Faculty Q and A with Alvin Reid

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Q: Tell us about yourself.

A: I recently celebrated my 55th birthday. I have been married to Michelle for 32 years. Family is a huge deal to me, and I’ll never accomplish anything better than that my kids love Jesus. I always hoped my kids wouldn’t hate ministry, and they actually love it.
Our two children Josh and Hannah live in the area with their spouses. Josh is an M. Div. student at Southeastern and serving as a youth pastor.

Q: How did you come to SEBTS?

A: I came to Southeastern about 19 years ago. I resisted the offer to come here when I was a home missionary in Indiana. Eventually, when I was a professor in Texas, the Lord called me to Southeastern in 1995.

Q: When people ask you, “What do you do at Southeastern,” what is your response?

A: As professor of evangelism and student ministry, I train the next generation to advance the gospel. My fundamental call is not to teach a certain subject, but to equip leaders. My passion is to equip the next generation with the gospel.

Q: On what are you currently working?

A: I’m excited to be writing a book on student ministry with my son called “Get Out.” Another work that I wrote with Michael McDowell “Firefall” about the history of spiritual revivals, I’m editing and re-releasing. Ten of my students have written a book of essays on the leaders of the Great Awakenings, “The Great Awakeners,” that I’m helping to edit.

Q: What have you been reading recently?

A: I try to read about 50 books a year. I just finished reading Trevin Wax’s novel “Clear Winter Nights.” I try to read about 25 secular books and 25 Christian books annually.

Q: When you get home from work, what do you look forward to doing?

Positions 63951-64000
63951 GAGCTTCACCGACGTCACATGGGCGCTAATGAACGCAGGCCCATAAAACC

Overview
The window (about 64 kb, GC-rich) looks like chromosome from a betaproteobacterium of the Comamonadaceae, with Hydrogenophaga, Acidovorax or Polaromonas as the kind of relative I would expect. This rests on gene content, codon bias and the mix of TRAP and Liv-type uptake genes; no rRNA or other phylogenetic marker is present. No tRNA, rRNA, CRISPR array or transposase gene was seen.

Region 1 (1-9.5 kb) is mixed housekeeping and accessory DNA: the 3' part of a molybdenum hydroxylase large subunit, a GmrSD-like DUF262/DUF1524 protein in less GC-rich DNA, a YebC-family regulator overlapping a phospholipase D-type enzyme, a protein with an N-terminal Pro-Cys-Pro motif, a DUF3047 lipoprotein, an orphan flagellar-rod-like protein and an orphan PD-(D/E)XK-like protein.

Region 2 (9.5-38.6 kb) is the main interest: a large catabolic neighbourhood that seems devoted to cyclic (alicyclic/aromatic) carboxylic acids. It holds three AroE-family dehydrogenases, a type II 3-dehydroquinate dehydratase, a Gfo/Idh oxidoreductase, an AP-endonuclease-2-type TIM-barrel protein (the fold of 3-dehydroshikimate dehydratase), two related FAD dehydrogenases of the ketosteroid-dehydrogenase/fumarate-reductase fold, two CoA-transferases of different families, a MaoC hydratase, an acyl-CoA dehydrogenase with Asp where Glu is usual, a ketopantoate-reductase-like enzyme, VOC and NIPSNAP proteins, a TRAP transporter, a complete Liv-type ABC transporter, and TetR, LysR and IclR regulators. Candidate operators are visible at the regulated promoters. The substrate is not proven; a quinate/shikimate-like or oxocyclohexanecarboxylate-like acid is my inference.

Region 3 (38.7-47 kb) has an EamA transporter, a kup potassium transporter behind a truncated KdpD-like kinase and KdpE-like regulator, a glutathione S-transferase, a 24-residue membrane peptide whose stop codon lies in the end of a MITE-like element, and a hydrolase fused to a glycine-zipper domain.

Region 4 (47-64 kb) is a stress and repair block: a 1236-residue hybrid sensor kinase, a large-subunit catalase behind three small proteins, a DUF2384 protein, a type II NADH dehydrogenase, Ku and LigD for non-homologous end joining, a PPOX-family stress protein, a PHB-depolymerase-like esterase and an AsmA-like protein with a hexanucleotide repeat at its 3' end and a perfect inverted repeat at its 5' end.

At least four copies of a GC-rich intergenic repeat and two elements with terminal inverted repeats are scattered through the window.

A: The first thing I do when I get home is plug in my phone and turn it off. I love having dinner with my wife and doing things outside with my family. I enjoy going to the Y and working out. We also like spending time with our pets, two dachshunds, Bear and Cuddles, a golden retriever and a cat.

Q: Who are your role models?

A: Jonathan Edwards, John Wesley, George Whitefield and Richard Baxter – all involved in the Great Awakenings. More recent role models would be Roy Fish, Robert Coleman, Johnny Hunt and friends and colleagues that I learn from regularly.

Q: What has God been teaching you lately?

A: I am an ADHD stereotype, and I’ve never had a problem working hard. I’ve had more of a problem enjoying Sabbath. I’m learning that you can’t do in your 50s what you did in your 30s.

In the last year or two, God has really taken me back to my original call to revival and spiritual awakening. For a while I had too many plates spinning in the air, and the Lord is taking me back to my roots from when He first called me.

Q: Where are some of your former students?

A: One of my first students was J.D. Greear, with whom I now teach a Ph.D. seminar, so that’s really cool. I know of 25 former students that are teaching at institutions of higher learning, including one who is a president. Many are pastors, church planters and missionaries.

Q: When a student completes your class, what do you want him or her to walk away with at the end of the semester?

A: I want them to know God more. I know I’m in an academic classroom, but first and foremost I want to make disciples. I tell every class that I want them to learn how to listen better to the Holy Spirit. It’s easy to focus on the intellectual and the practical in the academic world and completely miss the spiritual.

Q: We always say that every classroom at SEBTS is a Great Commission classroom. What does that look like for your class?

A: It’s pretty easy since I teach evangelism and spiritual awakening, but in every class I teach, we practice sharing the gospel. I’m grateful to be at a school that thinks this way. The idea that every classroom is a Great Commission classroom is an academic rendering of our needed missional shift.

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